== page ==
Agriculture, Specialty/Niche November 01, 2023
Do You Know Where Tequila Comes From?
Spoiler: The distilled sugar does not come from agave leaves.
One tequila. Two tequila. Three tequila…you know the rest.
Many agree with the late George Carlin that having four tequilas is too many, but in fact, there is only one real tequila. Many spirits are distilled from agave sugar, but to be called tequila, the liquor must be made from a specific agave variety in a specific Mexican region.
For centuries, native Mexicans have been distilling agave sugars into mezcal, and locals and visitors alike have celebrated the regional and varietal differences. Tequila has risen to the top as the most sought-after.
By the middle of the last century, tequila had become a global icon for the region. Seeing the benefits others receive from their similarly prized drinks—namely Scotch whisky and Champagne wine—agave farmers, tequila distillers and regional authorities came together to protect and add value to their product.
In 1974, an Appellation of Origin was created, which requires certain factors be met for the liquor to be sold as tequila:
Sugar must be sourced from the Agave tequilana Weber blue variety (at least 51% or 100% pure Weber Blue Agave sugar).
Plants must be grown in a specific region of Mexico exhibiting the proper climate and soil type (currently 181 municipalities in five states qualify).
Distilling and most bottling must be done in the same region.
All the practices from growing to bottling must follow traditional, artisanal techniques.
"The natural factors for how tequila is produced are very important: our soil, raw material, and weather. But also, the human factor: the way the agave is harvested is very particular. It is done by jimadores, and it is really an art passed down from generation to generation," says Rodolfo Villaruel Franco, international affairs coordinator for the Tequila Regulatory Council (CRT).
In the time since the Appellation of Origin gained its footing and the CRT was formed in 1994, the industry has seen significant growth that is benefiting the supply chain and the local economy. According to CRT data, total production rose from 104 million liters in 1995 to 228 million liters in 2015 and then soared to 651 million liters in 2022. The U.S. took in 82% of the liters exported in 2022.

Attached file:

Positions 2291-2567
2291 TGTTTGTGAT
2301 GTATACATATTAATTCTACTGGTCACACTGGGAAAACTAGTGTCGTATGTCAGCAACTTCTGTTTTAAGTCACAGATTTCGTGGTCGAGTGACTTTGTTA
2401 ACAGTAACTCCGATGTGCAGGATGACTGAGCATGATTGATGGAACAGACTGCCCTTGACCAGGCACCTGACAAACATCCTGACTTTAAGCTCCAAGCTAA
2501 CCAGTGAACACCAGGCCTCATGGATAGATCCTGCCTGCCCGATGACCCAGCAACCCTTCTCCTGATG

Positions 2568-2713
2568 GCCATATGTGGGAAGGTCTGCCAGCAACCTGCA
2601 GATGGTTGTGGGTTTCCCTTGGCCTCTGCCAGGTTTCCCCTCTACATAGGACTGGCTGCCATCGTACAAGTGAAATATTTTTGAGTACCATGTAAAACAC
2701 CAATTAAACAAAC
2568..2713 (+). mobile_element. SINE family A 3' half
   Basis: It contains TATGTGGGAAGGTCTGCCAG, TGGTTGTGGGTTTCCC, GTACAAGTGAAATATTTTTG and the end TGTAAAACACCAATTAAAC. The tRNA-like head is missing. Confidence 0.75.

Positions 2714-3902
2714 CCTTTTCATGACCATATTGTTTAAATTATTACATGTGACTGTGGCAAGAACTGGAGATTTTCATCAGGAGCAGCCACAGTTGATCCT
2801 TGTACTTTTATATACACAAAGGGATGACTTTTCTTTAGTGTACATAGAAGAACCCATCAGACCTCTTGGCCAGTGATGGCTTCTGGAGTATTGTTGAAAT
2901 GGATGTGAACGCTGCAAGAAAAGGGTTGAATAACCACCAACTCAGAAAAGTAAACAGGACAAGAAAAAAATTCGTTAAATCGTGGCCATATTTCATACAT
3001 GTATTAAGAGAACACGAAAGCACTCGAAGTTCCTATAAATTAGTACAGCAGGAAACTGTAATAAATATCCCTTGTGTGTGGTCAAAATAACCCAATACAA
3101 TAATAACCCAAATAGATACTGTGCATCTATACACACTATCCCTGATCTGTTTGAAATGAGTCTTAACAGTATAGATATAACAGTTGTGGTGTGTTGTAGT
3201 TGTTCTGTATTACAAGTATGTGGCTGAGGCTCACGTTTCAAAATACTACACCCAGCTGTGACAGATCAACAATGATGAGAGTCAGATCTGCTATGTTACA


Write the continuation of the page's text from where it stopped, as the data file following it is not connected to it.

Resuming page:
Tequila expert and owner of the Minneapolis tasting room Escondido, Todd Mulhair says the number of tequila drinkers in the upper Midwest has grown in proportion to the production boom.
"Five to 10 years ago we only had access to the major brands. Now with so much more available, people coming in for tequila tastings are curious about what agave is, how long it takes to mature, and how those factors affect the taste of different tequilas. We spend a lot more time talking about the plant than the distillation process," he says.
Growing agave. Local farmers are seeing the benefits of raising the drought-tolerant, high-value perennial crop luckily at the same time consumers are discovering drinking high quality tequila does not have to put them on the floor at the end of the night.
"It's estimated 30% of corn producers in [the state of] Jalisco are now planting agave," says Andrés Canales Leaño, president of the Jalisco Agricultural and Agroindustrial Development Council. Even in a time of high feed crop demand, raising agave provides Mexican farmers better water conservation and higher profit margins than raising corn.
Weber Blue Agave takes five to seven years to develop the right brix level to be harvested. Jimadores (skilled, artisan harvesters) come into the fields and shave off each long, spiky leaf using a sharp, machete-like tool called a coa. The freshly exposed heart (referred to as the piña) is then cooked in giant steam ovens, pressed to extract the sugar, and distilled. You can see this for yourself during your next snowbird trip as the industry's growth has also spawned agritourism along the 'Tequila Trail' between Puerto Vallarta and Guadalajara.
Agave's benefits are also sparking U.S. farmers' and researchers' interests. University of California, Davis, has recently developed an agave research and outreach program to determine the crop's viability and potential locally. ‡
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